The sr is at its lowest position. The BonMusica has a lot of gap between the back of the violin and the lowest part of the shoulder rest, but it can’t be lowered further. The Bon Musica has the hook over the shoulder that the other SRs do not have. I also have a Kunn and Everest SR.

My thinking is that I need as low a chinrest I can get, center mount, and rather flat. The edge that grips under the jaw is just too much.

I have not had a lesson yet. As I stated either in this post or another post with a question, the instructors in my area are no where at what I am reading here. I am in an orchestral strings desert. Nothing I can do about that. My instructor, from what I was told by the owner of the music shop she rents a studio from, does not do setup assistance. He said that I have to have that before my lessons. I have read posts here where everything is done by the instructor. Take the instructor to get your violin, have the instructor tell you what set up to get (to me, maybe assist, but most likely (s)he would lead you to what (s)he uses and that would not necessarily work for you), the instructor tells the parent to upgrade the violin, etc. That does not happen here. The violin instructor I am starting lessons with in a couple days also did cello with me for a while. Also, the music shop is not orchestral strings. He sells violins and cellos and violas, but is mostly the guitar, drums, etc. Not a big selection of SRs (sells the Everest, which I bought before the Kunn), not a big selection of CRs. So, that is not an option, either. Great store other than not the instruments I am interested it right now. Love the people and we always have fun there. I mentioned that to eliminate having to post that I cannot use the instructor for assistance in case it is suggested.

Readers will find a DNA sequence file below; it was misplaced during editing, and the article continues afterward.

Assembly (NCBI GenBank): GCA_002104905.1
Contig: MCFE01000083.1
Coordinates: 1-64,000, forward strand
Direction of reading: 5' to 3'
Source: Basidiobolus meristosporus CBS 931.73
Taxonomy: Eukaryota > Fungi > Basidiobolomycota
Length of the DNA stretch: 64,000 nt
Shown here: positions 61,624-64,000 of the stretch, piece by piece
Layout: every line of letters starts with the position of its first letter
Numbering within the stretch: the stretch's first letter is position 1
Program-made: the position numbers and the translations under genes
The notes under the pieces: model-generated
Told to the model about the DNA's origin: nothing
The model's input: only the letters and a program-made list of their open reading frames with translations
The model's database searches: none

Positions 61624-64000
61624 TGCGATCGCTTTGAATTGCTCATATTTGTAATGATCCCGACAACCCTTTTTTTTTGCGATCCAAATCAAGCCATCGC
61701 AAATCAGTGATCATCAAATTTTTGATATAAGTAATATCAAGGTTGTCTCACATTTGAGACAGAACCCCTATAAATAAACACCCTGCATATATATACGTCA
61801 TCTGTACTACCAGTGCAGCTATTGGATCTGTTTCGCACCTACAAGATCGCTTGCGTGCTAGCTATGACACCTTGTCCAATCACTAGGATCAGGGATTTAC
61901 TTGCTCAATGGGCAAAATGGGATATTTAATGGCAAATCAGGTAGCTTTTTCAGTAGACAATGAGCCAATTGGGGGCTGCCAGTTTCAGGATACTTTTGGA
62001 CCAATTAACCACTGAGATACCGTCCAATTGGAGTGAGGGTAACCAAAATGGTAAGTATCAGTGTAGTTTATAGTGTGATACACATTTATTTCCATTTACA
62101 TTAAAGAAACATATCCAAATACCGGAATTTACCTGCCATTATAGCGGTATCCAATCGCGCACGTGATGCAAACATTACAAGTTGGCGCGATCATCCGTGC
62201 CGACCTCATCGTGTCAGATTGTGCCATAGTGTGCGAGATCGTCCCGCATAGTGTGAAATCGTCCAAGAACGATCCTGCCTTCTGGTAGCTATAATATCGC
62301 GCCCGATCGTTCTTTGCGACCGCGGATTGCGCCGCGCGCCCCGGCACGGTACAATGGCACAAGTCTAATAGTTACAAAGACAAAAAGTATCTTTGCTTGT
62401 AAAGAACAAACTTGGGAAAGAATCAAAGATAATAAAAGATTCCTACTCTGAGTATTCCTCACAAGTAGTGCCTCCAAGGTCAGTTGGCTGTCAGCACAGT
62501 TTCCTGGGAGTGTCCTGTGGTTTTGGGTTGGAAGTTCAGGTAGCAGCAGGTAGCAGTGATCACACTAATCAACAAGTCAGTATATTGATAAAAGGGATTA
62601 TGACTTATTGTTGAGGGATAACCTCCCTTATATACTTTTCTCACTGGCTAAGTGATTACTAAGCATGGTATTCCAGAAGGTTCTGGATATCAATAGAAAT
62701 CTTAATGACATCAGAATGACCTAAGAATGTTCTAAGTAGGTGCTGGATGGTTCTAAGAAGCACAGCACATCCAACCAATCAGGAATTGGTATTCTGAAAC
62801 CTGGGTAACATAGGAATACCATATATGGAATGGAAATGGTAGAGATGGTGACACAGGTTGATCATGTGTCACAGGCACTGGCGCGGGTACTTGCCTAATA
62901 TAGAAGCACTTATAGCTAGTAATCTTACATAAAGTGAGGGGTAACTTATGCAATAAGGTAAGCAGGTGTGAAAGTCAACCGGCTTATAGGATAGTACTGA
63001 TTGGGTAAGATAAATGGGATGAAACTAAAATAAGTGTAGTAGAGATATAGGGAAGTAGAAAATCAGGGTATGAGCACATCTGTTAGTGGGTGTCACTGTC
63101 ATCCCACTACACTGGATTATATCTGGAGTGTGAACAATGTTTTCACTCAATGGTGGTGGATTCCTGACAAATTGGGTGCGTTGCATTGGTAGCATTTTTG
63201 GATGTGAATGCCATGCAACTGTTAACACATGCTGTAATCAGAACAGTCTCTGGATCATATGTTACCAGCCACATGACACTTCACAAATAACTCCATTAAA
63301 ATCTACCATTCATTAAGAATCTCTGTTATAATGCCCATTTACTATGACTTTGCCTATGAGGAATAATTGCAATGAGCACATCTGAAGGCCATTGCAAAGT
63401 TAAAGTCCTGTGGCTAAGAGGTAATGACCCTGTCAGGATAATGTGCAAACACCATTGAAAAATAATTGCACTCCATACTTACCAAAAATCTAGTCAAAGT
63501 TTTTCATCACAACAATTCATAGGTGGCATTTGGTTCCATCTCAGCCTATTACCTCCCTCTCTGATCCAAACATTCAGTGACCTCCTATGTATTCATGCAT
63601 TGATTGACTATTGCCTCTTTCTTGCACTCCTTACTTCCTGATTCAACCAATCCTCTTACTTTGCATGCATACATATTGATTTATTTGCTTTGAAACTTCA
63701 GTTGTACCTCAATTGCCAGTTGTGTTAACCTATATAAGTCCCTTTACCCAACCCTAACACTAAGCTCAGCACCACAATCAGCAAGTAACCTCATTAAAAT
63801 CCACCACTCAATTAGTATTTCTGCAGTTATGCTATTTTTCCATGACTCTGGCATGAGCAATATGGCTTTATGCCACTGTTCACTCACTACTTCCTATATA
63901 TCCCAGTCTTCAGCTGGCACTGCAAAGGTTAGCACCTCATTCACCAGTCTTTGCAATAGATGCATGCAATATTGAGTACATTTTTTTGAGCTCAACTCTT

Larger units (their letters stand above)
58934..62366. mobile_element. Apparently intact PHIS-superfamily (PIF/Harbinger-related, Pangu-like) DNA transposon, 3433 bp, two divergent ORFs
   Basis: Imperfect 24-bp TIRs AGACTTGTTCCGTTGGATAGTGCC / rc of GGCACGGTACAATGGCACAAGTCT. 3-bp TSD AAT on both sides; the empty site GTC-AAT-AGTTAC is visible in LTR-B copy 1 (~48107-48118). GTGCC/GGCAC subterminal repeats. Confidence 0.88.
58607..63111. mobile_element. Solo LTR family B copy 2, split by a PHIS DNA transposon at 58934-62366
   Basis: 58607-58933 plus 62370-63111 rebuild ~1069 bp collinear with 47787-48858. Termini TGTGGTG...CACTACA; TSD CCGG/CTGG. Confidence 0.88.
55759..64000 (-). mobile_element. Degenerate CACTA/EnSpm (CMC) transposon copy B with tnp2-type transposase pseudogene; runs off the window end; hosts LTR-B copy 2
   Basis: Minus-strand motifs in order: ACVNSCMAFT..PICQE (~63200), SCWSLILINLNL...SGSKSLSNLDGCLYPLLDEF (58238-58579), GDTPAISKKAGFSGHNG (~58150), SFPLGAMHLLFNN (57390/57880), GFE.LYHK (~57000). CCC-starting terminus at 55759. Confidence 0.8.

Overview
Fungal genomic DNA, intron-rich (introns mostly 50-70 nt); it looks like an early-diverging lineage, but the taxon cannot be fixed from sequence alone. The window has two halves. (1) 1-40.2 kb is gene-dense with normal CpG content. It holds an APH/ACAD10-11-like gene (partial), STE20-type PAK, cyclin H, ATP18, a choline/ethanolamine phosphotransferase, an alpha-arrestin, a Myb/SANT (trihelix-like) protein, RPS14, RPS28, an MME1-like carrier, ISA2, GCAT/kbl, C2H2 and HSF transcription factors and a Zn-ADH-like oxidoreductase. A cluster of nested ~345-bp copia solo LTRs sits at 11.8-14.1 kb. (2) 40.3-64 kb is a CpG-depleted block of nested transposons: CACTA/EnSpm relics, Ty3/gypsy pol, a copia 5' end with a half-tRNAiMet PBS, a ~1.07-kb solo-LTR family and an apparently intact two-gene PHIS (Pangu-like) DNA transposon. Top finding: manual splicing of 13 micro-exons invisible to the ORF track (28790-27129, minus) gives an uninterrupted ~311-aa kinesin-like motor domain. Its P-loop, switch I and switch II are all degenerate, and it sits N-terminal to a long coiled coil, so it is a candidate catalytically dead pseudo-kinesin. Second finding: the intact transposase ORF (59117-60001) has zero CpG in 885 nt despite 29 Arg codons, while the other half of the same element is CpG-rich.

I have been using what is similar for the cello (not much) and what I have been able to find out about the violin to get familiar with it. I know my posture (due to issues that cannot be changed, my lessons will have to be sit down), and bowing need tweaking. But, when I hold the violin I gravitate to the center every time.

I tried to force myself to be comfortable with the side mount, but you can’t force it.

I do have issues with the BonMusica. It does tend to cause my violin to angle downward too much, even with bending the section on the front to support the violin at less an angle. But I like the shoulder hook.